Friday, October 08, 2010

When government manages assets

Congressman Mica, R-FL, has put out a report titled "Sitting on Our Assets" on how the federal government manages its assets. Would any businessman marshaling limited resources make these sorts of mistakes with his own money?
For instance, the General Services Administration (GSA) finally got around to selling a 10-story office building in downtown Bethesda that’s been vacant for eight years when the real estate market was in the tank, forcing it to accept less than the minimum suggested bid for the property – even though it’s located just eight miles from downtown D.C. and comes with high-density zoning exemptions.

To make matters worse, GSA officials are now trying to lease a similarly-sized office building in Bethesda for an agency whose lease expires next year. Certain GSA employees clearly have no idea what their counterparts are doing.

Other underutilized properties include the only partially occupied Old Post Office Building in D.C., which loses $6.5 million a year. In 2005, GSA determined that simply leasing the building to private developers would yield a $21 million profit, but of course the agency has taken no steps during the last five years to make the switch. When other people’s money is at stake, what’s the rush?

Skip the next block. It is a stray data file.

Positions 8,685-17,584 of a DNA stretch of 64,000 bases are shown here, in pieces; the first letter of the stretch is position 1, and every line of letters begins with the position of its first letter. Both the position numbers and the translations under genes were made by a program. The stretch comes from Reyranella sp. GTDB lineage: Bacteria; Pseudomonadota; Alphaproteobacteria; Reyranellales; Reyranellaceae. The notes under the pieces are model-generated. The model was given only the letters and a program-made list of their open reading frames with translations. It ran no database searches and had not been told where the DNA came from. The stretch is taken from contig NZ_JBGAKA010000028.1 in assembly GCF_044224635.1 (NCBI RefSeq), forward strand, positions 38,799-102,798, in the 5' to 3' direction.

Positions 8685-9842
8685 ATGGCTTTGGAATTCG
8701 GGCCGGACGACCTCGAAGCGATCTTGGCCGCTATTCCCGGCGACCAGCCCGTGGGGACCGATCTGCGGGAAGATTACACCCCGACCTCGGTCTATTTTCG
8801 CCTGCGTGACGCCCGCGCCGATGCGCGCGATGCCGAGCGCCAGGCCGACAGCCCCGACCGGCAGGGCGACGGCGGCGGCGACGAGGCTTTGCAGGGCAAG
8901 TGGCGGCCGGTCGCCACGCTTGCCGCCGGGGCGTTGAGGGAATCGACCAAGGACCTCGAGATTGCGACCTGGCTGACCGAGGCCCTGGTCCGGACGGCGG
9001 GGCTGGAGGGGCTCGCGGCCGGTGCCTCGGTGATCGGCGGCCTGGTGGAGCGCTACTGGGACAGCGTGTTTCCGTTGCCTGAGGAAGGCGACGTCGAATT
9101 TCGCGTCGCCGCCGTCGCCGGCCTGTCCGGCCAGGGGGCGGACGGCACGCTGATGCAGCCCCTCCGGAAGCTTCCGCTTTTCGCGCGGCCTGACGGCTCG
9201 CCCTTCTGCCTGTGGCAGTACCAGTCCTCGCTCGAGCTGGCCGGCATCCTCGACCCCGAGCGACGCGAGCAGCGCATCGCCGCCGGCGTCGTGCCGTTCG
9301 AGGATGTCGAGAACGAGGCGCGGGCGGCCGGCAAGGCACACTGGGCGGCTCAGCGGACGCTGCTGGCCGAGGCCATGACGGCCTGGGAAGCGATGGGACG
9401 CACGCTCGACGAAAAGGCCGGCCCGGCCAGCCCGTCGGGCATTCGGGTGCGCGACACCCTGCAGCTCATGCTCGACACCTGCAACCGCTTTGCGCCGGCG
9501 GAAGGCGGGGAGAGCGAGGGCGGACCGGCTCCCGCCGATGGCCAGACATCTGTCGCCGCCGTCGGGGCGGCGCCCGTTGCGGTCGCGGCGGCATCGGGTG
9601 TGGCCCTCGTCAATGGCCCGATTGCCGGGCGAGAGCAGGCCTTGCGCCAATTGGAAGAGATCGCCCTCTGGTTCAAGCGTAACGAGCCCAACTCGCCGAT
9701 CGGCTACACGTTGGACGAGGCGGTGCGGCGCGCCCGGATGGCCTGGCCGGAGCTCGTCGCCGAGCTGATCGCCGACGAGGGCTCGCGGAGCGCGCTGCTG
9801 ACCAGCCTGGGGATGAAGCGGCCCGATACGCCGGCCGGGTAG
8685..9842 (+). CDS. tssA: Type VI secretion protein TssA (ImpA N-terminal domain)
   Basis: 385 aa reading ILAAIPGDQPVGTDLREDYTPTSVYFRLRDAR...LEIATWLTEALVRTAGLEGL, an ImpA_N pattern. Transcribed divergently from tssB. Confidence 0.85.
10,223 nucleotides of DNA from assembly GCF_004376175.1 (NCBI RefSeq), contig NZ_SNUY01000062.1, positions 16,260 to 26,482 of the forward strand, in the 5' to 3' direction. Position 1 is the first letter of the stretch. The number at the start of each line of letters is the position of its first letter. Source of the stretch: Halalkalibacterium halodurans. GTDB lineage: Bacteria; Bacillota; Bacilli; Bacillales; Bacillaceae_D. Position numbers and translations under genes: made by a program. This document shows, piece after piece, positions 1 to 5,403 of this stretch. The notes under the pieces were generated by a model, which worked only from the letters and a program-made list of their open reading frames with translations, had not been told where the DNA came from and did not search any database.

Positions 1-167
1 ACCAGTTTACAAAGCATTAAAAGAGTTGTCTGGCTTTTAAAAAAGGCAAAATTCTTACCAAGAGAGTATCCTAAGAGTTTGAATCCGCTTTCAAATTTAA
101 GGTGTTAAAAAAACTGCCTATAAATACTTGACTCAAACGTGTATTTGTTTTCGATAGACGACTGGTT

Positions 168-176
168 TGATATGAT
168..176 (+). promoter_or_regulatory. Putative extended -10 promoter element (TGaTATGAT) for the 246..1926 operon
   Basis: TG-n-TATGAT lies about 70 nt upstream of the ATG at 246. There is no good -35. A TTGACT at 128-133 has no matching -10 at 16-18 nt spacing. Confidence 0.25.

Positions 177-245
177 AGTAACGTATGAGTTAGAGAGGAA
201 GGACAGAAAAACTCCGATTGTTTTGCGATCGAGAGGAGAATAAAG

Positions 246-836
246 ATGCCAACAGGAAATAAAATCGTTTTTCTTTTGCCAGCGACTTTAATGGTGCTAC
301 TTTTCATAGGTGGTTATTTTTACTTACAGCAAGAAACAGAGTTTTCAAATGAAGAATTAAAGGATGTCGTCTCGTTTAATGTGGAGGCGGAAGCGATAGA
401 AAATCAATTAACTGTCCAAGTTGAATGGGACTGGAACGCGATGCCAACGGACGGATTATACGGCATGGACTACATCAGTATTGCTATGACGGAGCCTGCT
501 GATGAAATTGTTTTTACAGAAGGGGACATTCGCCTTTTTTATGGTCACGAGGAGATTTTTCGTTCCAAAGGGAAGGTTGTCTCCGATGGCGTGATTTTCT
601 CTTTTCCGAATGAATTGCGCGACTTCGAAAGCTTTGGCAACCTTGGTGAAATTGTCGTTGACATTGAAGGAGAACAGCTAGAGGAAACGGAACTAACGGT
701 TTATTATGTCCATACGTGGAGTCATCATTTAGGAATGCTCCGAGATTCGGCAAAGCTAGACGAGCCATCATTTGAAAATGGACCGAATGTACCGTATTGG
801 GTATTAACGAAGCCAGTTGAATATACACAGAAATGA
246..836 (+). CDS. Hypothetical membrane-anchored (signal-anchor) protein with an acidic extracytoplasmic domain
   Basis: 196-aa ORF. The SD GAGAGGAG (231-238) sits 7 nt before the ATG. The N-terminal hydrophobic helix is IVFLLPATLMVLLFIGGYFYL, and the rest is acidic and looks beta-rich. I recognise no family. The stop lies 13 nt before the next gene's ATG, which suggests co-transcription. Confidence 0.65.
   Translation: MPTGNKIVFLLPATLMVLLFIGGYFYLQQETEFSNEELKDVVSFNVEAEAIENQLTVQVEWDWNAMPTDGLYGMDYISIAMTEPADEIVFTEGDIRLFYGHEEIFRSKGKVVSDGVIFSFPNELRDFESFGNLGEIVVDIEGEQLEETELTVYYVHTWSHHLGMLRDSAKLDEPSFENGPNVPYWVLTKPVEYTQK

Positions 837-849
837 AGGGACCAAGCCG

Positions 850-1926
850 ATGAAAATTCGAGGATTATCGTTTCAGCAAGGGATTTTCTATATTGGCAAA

Here’s another example right here in D.C: Ten years ago, the Government Accountability Office predicted that space would be needed for 49 federal judges at the E. Barrett Prettyman Courthouse and Bryant Annex. There are now 10 less judges hearing cases there than projected, and two less than when the annex was proposed – leaving 12 empty chambers. GAO has admitted that it overbuilt the facility, costing taxpayers $56 million for unneeded construction and $4 million more for annual maintenance and operations.

Under a bizarre deal, the new Department of Transportation headquarters, also located in D.C., was “built on federal land, transferred to the developer, who in turn constructed the building leased back to the U.S. government with no right of ownership…the taxpayer will pay for this structure several times over without any ownership interest in the building,” according to the report. Who signs off on these “deals”?
The sad thing is that this is probably just the tip of the iceberg. Without any real incentives, bureaucrats will make these sorts of mistakes and then shrug them off. Maybe it's time to talk about outsourcing some of this asset-management to a private organization.

2 comments:

ic said...

Follow the money? Follow the developers', the buyers', the landlords' trails of campaign contributions, you would understand what happened. As they say, nothing is what it seems in Washington.

"Without any real incentives, bureaucrats will make these sorts of mistakes and then shrug them off." Mistakes or malfeasance? There are a lot of things that "incompetents" could accomplish with a shrug. We are trained to be suspicious of wise guys and let wiser "incompetent" guys get away with much more. Anyway, bureaucrats don't make decisions, who is the puppet master?

equitus said...

And bear in mind the Federal Government is the largest property owner in the nation, by far.